Research: Atherosclerosis is a disease in which plaques made up of fat, cholesterol, calcium, and other substances build up inside arteries. The build up of these plaques and/or their rupture can lead to occlusion of arteries resulting in conditions such as myocardial infarction and stroke. In the end stages of the pathological process of atherosclerosis, perivascular cells differentiate into osteoblast-like cells and begin to lay down bony matrix. This leads to stiffening of the arteries and progression of atherosclerosis from fatty streaks to rupture-prone plaques. The dangers of calcification are underscored by recent findings that coronary artery calcification has been shown to be a more accurate predictor of clinical risk for cardiovascular disease mortality than any other epidemiological measure. Preventing the osteogenic differentiation of perivascular cells represents a potential means of halting the progression of atherosclerosis. The primary cilium is an important signaling organelle present on most cells of the body during the growth (G1) or growth arrested (G0) phase of the cell cycle. Interestingly, endothelial and perivascular cells of healthy vasculature do not have primary cilia, while endothelial and perivascular cells in areas of disturbed flow and atherosclerotic plaques do. Thus, primary cilia represent hallmark of the atherosclerotic pathology. My work seeks to show that disruption of primary cilia can prevent osteogenic differentiation of these perivascular cells and halt the progression of atherosclerosis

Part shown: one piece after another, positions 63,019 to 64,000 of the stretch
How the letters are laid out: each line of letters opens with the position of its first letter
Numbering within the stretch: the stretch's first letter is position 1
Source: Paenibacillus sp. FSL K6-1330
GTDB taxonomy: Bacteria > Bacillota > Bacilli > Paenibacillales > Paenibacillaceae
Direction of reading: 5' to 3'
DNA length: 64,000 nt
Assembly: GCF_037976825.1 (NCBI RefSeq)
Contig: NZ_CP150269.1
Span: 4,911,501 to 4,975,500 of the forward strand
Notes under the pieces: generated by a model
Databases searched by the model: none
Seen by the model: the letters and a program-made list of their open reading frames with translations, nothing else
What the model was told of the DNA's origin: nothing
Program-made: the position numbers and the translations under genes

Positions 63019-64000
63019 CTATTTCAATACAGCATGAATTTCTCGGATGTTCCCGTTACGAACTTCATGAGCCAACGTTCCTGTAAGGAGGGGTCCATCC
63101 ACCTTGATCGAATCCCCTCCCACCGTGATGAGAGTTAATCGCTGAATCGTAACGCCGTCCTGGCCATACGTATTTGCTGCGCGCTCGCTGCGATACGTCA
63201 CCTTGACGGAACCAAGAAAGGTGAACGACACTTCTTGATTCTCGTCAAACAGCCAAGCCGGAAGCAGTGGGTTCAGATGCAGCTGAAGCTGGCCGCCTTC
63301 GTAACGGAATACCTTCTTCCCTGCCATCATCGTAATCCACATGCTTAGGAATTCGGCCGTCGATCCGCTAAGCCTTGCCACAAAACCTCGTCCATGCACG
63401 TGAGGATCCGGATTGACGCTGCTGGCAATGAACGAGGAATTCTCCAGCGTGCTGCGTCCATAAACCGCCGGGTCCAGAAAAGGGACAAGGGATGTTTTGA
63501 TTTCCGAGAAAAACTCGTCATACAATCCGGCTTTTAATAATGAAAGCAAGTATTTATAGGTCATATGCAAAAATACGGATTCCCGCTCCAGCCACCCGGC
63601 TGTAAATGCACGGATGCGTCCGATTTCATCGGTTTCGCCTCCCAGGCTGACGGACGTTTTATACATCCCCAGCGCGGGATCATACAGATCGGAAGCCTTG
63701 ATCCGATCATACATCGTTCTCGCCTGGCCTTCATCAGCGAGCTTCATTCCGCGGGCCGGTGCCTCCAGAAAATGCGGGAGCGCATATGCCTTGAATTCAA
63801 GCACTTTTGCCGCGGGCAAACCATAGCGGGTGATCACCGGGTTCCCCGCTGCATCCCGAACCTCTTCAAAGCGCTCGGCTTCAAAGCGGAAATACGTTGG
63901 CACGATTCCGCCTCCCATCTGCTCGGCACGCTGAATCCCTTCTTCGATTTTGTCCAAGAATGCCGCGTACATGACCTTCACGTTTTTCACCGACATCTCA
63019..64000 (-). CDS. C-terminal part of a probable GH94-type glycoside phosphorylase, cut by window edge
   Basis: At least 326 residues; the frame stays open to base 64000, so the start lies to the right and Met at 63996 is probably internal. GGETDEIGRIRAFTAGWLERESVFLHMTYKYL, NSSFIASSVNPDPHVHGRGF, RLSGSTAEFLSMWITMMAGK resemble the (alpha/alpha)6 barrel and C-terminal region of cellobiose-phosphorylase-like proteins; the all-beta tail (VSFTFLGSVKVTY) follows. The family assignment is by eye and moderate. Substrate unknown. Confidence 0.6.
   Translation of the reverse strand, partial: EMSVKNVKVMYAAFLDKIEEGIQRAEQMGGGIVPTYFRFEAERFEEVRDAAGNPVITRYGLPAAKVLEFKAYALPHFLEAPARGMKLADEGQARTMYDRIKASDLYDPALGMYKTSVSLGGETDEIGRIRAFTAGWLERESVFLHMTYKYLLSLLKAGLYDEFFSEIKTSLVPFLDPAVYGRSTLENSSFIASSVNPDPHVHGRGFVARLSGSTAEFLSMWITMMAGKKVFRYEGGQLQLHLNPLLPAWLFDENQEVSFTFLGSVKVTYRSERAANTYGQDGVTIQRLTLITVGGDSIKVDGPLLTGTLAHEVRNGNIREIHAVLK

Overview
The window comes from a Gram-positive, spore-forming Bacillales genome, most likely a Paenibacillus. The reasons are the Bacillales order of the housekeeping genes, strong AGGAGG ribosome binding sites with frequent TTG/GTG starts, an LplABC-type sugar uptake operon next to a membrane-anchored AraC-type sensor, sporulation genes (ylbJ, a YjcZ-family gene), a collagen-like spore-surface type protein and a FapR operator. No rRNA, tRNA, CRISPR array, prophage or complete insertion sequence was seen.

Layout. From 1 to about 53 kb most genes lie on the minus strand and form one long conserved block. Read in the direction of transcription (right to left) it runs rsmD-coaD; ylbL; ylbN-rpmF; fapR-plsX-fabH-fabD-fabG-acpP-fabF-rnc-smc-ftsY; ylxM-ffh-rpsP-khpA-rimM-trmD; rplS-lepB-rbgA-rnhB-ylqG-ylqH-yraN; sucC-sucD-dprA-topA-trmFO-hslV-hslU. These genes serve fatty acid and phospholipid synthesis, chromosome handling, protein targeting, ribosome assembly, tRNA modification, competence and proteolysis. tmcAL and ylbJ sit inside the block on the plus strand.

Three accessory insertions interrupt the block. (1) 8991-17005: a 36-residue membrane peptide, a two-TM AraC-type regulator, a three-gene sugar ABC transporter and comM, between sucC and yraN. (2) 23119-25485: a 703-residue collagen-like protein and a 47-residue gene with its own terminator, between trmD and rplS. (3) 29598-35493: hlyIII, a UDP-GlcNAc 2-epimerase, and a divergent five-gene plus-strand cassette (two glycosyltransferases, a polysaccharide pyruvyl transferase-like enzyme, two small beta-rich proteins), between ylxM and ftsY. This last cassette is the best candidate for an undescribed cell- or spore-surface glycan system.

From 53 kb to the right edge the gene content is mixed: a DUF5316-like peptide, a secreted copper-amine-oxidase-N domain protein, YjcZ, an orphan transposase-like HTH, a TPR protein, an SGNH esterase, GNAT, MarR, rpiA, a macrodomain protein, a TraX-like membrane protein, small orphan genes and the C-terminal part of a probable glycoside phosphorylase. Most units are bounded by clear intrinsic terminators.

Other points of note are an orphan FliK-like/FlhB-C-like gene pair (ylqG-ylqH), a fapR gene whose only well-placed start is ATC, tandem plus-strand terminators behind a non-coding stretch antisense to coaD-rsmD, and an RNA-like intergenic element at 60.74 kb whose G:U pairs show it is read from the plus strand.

McGowan Institute for Regenerative Medicine, 3/6/2013.